in retrospect

Bob Woodward (of Watergate fame) interviewed the late President Gerald Ford back in 2004. I remember Ford for pardoning Nixon, an act which incensed my father. My introduction to politics was seeing the movie, All the President’s Men, when I was thirteen. I don’t think I had seen too many movies yet, as I recall feeling quite grown up on the way to the theatre. ­čÖé
Ah, did you know that the identity of “Deep Throat” was made public last May? FBI agent W. Mark Felt. Slate argues that there’s a movie, Dick, that got the Watergate story more “right” by depicting the “essential banality” of Felt’s association with Woodward.
Returning to Ford, it is interesting that he says he would not have gone to war with Iraq, and also that he criticizes his own former staffers, Rumsfeld and Cheney. I’m most intrigued, however, by his admission of “an act of cowardice” in dropping Nelson A. Rockefeller as his Vice-Presidential running mate in his 1976 re-election campaign.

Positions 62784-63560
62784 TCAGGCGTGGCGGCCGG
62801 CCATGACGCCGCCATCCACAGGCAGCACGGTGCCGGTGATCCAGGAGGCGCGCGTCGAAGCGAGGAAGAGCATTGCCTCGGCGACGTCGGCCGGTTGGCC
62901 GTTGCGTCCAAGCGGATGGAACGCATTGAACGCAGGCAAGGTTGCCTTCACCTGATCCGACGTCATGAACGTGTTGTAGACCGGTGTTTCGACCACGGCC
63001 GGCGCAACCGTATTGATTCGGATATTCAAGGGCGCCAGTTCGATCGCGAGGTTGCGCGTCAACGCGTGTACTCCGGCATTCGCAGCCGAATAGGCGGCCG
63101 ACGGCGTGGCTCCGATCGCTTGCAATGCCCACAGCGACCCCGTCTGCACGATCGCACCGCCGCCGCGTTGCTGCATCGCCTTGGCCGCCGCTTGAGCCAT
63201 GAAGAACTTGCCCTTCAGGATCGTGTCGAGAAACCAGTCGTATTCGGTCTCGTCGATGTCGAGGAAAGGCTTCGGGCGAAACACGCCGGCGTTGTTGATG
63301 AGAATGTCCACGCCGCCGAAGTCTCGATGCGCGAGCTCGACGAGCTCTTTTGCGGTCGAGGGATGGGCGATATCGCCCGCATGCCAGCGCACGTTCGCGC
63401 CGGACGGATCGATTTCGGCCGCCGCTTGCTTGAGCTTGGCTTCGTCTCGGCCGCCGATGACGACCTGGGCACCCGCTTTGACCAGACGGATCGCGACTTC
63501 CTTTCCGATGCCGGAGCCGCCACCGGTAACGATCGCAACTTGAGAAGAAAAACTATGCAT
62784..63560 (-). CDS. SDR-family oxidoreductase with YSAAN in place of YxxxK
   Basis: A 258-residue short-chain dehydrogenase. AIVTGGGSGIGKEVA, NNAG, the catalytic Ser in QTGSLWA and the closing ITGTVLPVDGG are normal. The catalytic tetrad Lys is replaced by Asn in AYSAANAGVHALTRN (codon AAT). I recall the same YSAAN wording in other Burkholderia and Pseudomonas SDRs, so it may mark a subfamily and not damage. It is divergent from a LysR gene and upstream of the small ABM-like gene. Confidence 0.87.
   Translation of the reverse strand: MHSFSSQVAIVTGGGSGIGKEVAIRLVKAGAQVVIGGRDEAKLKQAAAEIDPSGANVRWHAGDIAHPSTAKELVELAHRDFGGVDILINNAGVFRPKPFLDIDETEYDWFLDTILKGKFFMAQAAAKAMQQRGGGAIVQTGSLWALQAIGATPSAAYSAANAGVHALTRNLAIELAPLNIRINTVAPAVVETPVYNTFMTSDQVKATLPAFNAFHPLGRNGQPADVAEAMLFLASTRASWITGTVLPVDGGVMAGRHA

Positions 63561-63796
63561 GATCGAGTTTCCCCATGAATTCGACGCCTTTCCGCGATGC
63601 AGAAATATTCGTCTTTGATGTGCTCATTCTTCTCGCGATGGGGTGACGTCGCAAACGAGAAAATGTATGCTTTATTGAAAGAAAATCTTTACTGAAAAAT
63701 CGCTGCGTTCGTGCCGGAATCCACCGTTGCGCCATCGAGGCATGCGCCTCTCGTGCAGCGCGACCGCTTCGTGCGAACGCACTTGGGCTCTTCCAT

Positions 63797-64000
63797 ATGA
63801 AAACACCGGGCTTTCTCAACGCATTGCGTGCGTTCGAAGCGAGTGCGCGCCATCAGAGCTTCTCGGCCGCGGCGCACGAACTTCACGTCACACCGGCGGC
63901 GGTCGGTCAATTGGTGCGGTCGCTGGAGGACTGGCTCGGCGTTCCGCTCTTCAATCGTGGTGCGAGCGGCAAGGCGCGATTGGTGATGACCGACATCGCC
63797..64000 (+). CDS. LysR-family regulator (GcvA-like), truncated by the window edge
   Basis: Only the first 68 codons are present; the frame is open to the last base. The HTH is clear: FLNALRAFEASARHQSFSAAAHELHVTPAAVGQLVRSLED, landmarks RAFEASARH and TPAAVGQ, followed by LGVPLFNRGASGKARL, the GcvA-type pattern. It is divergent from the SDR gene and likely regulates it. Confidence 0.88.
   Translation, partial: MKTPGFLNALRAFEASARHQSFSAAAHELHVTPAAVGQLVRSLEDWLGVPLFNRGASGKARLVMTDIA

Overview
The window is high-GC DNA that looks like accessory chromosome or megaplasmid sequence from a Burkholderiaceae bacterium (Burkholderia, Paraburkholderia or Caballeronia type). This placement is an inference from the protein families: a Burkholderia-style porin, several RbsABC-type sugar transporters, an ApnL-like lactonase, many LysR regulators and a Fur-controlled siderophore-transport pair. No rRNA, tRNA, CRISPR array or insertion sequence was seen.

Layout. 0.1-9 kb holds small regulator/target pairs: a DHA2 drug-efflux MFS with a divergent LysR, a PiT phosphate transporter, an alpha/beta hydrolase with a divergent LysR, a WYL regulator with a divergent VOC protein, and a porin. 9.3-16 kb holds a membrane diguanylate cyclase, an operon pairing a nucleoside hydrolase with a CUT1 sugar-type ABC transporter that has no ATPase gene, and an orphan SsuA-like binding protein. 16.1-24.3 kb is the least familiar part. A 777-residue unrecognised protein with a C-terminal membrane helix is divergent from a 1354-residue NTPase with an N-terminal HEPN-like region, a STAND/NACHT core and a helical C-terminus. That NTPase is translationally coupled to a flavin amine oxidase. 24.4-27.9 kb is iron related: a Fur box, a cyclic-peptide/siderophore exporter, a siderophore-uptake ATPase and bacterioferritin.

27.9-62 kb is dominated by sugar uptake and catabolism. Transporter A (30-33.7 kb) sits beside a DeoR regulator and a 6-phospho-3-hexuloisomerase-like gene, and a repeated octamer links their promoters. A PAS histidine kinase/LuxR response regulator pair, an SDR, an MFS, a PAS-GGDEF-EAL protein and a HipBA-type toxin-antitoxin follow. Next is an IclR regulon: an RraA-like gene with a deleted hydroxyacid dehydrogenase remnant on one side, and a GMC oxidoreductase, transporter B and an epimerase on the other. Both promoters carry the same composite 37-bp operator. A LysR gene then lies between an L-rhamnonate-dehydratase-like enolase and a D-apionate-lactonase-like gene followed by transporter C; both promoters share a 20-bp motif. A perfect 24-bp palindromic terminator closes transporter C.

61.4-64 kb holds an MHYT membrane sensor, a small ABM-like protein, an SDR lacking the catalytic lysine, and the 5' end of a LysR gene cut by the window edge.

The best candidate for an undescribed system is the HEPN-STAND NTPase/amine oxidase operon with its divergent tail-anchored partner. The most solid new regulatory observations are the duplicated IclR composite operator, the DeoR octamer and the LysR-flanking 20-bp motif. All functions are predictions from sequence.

What is the difference between politics and counterintelligence?
Politics (2 selections): “social relations involving authority or power” (PrincetonWordnet) and/or “Politics is the process and method of making decisions for groups. Although it is generally applied to governments, politics is also observed in all human group interactions including corporate, academic, and religious” (wikipedia).
Counterintelligence (one selection): “intelligence activities concerned with identifying and counteracting the threat to security posed by hostile intelligence organizations or by individuals engaged in espionage or sabotage or subversion or terrorism” (answers.com).
My correlation? Counterintelligence is the work of political figures to ensure the security of their own power.

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